In suit brought by representatives of estate of Prince against pop star’s former sound engineer and others involved in posthumous release of Prince recordings, district court grants plaintiffs’ motion to dismiss counterclaim alleging tortious interference with contracts, finding defendants failed to identify actual contracts with business partners, but denies motion to dismiss counterclaim for tortious interference with prospective economic advantage, finding that defendants adequately identified business partners and plead independently tortious acts by plaintiffs.

Plaintiffs Paisley Park Enterprises and Comerica Bank & Trust, as personal representatives of the Estate of Prince Rogers Nelson, the artist known as Prince, filed suit against defendants, including Prince’s former sound engineer, George Boxill, alleging that defendants’ posthumous release of Prince recordings on an album titled “Deliverance” violated the late pop star’s intellectual property rights and violated a confidentiality agreement that Boxill had signed. Defendants counterclaimed that plaintiffs engaged in tortious interference with contracts and prospective economic advantage by sending cease and desist letters to entities that distributed the recordings.

In addition to Boxill, plaintiffs included as defendants a variety of individuals and entities who were involved in the marketing and release of the album, including Brown & Rosen, a Massachusetts law firm that provided legal advice to defendants regarding the legal status of the Prince recordings. Specifically, Brown & Rosen provided an opinion letter asserting that the Prince recordings were a joint work by Prince and Boxill, and that both had rights to the recordings. In response, plaintiffs sent Brown & Rosen a copy of the confidentiality agreement Boxill had signed in order to support their position that the recordings were not joint works. Plaintiffs alleged that Brown & Rosen allowed defendants to circulate their opinion letter to third parties even after being put on notice of the confidentiality agreement, and that defendants used the letter to convince third parties to distribute and advertise the recordings.

In their counterclaims, defendants alleged that plaintiffs had engaged in tortious interference with contract by misrepresenting to defendants’ business partners both the scope of the confidentiality agreement and an April 2017 temporary restraining order that had been issued against defendants, and by improperly threatening to pursue legal action against any of the business partners that continued distribution of the album.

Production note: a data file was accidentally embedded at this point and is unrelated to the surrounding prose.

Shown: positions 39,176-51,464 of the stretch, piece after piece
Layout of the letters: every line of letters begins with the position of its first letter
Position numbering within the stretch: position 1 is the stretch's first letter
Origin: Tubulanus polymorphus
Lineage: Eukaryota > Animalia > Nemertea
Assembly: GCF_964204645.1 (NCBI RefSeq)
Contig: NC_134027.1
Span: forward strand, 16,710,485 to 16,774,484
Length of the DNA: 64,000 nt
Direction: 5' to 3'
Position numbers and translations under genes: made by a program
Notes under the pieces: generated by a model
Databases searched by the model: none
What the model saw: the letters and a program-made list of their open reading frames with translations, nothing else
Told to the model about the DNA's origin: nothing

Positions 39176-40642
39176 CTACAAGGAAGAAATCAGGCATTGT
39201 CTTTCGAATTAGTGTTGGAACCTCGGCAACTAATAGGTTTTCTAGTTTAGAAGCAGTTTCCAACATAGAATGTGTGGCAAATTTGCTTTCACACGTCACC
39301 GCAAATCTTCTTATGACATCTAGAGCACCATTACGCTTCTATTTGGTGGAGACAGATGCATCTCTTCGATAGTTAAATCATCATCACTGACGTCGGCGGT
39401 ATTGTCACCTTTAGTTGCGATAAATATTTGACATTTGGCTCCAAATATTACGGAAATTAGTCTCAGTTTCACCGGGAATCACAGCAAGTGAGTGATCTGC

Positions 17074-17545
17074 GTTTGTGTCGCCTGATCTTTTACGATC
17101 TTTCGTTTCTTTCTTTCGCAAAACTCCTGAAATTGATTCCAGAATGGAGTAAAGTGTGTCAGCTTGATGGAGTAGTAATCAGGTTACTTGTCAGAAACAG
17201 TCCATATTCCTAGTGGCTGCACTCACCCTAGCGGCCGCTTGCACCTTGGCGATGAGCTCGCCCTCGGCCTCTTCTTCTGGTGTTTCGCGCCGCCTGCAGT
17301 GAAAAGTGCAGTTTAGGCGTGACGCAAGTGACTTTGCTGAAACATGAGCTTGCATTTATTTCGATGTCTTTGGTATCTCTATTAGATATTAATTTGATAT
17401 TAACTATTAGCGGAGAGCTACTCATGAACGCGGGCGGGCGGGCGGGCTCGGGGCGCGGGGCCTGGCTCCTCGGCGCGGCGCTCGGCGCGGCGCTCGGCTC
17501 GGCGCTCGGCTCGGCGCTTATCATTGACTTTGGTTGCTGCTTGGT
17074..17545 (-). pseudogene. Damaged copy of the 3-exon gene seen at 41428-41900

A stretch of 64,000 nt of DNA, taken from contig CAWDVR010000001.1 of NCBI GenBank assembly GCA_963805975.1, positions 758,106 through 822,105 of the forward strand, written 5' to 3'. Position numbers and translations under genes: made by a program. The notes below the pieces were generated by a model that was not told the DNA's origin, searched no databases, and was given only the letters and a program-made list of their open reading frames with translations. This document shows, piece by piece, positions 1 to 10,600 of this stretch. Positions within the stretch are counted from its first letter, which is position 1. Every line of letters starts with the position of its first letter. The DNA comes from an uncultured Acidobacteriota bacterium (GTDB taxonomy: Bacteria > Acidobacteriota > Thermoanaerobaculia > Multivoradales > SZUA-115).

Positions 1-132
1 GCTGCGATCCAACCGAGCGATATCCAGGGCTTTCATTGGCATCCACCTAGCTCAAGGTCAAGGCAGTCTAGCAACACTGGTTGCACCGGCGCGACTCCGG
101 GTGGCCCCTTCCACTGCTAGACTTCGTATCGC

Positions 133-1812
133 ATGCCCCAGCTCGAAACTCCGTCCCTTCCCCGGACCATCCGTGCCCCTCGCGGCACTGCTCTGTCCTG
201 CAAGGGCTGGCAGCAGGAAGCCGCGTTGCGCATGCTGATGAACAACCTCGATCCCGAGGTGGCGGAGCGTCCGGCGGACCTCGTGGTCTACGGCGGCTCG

The court observed that, to adequately state a claim for tortious interference with contract under Minnesota law, a party must allege (1) the existence of a contract, (2) the accused’s knowledge of the contract, (3) intentional procurement, (4) the absence of justification and (5) damages. The court concluded that defendants failed to state a cognizable claim because there was no allegation of the existence of an actual contract. Although defendants identified various business partners with whom they had negotiated for the Prince recordings to be promoted and advertised, they failed to identify any agreement with business partners that constitutes an actual contract. Accordingly, the court granted plaintiffs’ motion to dismiss defendants’ counterclaim for tortious interference with contracts, and dismissed that claim without prejudice. The court denied plaintiffs’ motion to dismiss defendants’ claim for tortious interference with prospective economic advantage. To state this claim under Minnesota law, a defendant must allege (1) the existence of a reasonable expectation of economic advantage, (2) plaintiffs’ knowledge of that expectation, (3) plaintiffs’ intentional interference with defendants’ expectation, such that the interference was either independently tortious or in violation of a state or federal statute or regulation, (4) a reasonable probability that defendants would have realized the economic advantage or benefit in the absence of plaintiffs’ wrongful act, and (5) damages.

The court rejected plaintiffs’ argument that defendants had failed to state a claim because they did not identify a specific business partner or customer with which they expected any future economic advantage. Noting that it was not clear that identification of a specific person or customer was required to survive a motion to dismiss, the court pointed out that defendants had nevertheless identified Apple and Amazon as specific business partners with which they expected to have an ongoing relationship. Plaintiffs also argued that defendants failed to allege an independently tortious act. The court disagreed, pointing to defendants’ allegations that plaintiffs intentionally misrepresented the nature of the confidentiality agreement and TRO, and in doing so knowingly made unfounded threats to take legal actions against entities that distributed the Prince recordings.

Additionally, the court granted Brown & Rosen’s motion to dismiss, finding that the firm’s emails, phone calls and opinion letter were not so purposefully directed at Minnesota to justify the court’s exercise of personal jurisdiction. The court explained that because Brown & Rosen did not directly sell the music in the forum state, and is not a Minnesota law firm nor were its clients in this matter Minnesota residents, the nature and quality of the asserted contacts weighed strongly against the court’s exercise of personal jurisdiction. The court was also not persuaded by plaintiffs’ assertion that Brown & Rosen committed intentional torts directed at Minnesota, and therefore dismissed the law firm from the action.